Targeted NGS for species level phylogenomics : "made to measure'' or "one size fits all''?
CITATION: Kadlec, M., et al. 2017. Targeted NGS for species level phylogenomics : "made to measure'' or "one size fits all''?. PeerJ, 5:e3569, doi:10.7717/peerj.3569.
The original publication is available at https://peerj.com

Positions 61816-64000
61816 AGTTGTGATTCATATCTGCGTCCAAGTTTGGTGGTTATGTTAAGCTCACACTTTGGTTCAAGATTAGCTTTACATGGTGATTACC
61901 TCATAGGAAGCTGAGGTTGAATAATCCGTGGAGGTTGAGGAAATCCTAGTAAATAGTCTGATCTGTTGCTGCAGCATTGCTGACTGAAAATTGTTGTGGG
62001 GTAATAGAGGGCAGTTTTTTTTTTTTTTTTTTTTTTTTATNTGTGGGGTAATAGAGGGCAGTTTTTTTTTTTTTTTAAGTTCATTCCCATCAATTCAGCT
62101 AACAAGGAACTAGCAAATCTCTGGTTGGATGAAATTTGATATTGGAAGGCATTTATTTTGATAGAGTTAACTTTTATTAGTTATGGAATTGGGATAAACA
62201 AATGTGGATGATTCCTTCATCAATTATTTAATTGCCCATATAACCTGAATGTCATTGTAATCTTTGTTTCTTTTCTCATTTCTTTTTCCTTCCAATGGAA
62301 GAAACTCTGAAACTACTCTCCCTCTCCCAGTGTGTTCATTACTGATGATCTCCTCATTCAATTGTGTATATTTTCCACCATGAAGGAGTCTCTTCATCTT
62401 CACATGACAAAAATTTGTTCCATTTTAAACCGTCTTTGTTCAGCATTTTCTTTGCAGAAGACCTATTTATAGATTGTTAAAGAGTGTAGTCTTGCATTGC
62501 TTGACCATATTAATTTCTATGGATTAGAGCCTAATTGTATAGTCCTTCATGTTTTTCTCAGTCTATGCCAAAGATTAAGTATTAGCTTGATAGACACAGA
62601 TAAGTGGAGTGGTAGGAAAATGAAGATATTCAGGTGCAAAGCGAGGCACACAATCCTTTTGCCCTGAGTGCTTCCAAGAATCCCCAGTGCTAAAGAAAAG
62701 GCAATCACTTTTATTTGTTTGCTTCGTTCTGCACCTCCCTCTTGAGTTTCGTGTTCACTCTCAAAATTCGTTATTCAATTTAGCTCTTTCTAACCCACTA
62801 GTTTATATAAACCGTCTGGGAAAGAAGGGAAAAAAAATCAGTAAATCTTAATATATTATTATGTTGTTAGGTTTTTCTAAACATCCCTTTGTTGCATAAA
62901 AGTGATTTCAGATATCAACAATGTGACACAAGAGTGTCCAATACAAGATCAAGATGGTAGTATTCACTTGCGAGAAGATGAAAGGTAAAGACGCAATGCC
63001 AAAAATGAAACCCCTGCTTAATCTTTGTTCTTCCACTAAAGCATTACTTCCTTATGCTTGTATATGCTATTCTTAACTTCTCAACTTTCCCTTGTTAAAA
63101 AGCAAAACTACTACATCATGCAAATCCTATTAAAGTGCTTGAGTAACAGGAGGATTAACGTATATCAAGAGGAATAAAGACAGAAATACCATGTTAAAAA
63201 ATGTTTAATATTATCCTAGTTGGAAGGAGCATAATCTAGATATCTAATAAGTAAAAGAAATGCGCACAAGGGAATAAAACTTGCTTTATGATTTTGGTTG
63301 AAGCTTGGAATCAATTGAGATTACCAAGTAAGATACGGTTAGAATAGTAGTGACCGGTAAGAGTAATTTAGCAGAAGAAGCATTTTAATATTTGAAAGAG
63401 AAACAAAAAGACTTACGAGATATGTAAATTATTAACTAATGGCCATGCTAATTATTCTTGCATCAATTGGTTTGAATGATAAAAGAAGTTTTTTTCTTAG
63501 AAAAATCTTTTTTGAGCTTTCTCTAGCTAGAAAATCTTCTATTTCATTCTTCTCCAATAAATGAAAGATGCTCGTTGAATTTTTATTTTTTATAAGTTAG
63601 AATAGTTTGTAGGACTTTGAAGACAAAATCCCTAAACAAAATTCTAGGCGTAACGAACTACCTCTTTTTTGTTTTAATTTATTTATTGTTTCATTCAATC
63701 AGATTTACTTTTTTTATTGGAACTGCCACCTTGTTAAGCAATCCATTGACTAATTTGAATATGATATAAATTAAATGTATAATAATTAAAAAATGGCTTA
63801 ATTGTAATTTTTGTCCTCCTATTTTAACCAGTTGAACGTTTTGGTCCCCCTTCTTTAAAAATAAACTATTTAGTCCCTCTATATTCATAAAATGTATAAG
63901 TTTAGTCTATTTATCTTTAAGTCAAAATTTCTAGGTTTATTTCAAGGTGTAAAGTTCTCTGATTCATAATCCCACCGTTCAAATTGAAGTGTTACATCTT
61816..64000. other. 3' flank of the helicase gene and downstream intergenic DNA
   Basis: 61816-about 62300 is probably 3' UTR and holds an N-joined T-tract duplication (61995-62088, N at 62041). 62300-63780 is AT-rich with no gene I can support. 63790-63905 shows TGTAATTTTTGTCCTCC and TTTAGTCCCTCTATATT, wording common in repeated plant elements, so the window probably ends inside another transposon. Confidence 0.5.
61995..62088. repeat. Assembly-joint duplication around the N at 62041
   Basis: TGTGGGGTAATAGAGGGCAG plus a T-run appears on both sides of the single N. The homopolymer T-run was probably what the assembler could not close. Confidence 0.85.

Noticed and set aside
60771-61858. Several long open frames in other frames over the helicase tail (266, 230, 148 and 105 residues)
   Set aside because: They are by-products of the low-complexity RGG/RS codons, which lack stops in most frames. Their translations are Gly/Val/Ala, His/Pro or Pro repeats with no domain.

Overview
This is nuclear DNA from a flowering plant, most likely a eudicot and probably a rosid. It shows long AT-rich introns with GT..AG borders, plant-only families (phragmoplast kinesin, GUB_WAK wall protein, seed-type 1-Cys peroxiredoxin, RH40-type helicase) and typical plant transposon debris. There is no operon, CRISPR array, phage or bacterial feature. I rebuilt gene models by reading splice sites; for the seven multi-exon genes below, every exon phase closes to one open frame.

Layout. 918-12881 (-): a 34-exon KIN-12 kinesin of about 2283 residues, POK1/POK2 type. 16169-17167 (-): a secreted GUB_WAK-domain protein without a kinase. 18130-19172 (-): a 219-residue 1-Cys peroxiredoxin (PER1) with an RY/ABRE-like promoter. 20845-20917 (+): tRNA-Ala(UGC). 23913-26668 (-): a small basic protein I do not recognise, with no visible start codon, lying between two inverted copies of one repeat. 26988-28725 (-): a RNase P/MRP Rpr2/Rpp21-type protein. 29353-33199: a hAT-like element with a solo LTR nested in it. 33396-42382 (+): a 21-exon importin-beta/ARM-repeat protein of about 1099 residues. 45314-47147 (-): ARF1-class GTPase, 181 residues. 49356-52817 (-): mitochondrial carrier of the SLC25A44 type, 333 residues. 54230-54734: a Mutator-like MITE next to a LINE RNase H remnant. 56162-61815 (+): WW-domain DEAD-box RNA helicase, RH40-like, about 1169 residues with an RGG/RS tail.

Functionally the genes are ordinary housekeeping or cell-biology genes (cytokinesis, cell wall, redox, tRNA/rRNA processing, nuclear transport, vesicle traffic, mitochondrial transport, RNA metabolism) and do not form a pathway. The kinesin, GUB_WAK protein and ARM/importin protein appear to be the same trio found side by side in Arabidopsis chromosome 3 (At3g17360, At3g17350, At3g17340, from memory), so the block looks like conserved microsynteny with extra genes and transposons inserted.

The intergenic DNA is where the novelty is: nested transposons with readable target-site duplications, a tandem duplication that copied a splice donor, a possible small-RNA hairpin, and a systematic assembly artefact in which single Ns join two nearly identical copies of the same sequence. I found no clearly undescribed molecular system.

Targeted high-throughput sequencing using hybrid-enrichment offers a promising source of data for inferring multiple, meaningfully resolved, independent gene trees suitable to address challenging phylogenetic problems in species complexes and rapid radiations. The targets in question can either be adopted directly from more or less universal tools, or custom made for particular clades at considerably greater effort. We applied custom made scripts to select sets of homologous sequence markers from transcriptome and WGS data for use in the flowering plant genus Erica (Ericaceae). We compared the resulting targets to those that would be selected both using different available tools (Hyb-Seq; MarkerMiner), and when optimising for broader clades of more distantly related taxa (Ericales; eudicots). Approaches comparing more divergent genomes (including MarkerMiner, irrespective of input data) delivered fewer and shorter potential markers than those targeted for Erica. The latter may nevertheless be effective for sequence capture across the wider family Ericaceae. We tested the targets delivered by our scripts by obtaining an empirical dataset. The resulting sequence variation was lower than that of standard nuclear ribosomal markers (that in Erica fail to deliver a well resolved gene tree), confirming the importance of maximising the lengths of individual markers. We conclude that rather than searching for "one size fits all'' universal markers, we should improve and make more accessible the tools necessary for developing "made to measure'' ones.